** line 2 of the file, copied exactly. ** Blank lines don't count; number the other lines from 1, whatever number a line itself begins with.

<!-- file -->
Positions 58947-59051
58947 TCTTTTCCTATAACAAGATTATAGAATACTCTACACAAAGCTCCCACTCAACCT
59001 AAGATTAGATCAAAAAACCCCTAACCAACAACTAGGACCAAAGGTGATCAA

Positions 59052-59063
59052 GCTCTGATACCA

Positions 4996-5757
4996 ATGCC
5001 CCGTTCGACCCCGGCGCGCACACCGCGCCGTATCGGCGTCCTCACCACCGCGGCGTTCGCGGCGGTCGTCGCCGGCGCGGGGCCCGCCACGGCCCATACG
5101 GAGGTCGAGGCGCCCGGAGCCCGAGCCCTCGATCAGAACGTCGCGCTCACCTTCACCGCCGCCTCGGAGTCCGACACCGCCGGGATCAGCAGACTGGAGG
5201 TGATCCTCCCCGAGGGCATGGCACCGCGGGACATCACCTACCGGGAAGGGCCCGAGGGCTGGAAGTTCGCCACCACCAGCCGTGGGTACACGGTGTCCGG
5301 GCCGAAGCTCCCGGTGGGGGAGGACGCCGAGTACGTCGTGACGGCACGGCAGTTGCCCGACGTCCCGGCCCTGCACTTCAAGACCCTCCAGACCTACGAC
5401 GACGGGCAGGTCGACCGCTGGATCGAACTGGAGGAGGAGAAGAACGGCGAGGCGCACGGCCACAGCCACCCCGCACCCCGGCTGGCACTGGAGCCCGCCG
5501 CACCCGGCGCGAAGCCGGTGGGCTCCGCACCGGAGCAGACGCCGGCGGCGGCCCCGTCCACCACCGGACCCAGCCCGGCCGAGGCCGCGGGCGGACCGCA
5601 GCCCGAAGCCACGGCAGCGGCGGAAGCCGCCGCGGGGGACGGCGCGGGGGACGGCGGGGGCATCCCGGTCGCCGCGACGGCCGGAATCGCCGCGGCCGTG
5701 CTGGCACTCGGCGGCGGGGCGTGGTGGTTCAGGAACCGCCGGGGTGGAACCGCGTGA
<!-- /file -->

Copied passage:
58947 TCTTTTCCTATAACAAGATTATAGAATACTCTACACAAAGCTCCCACTCAACCT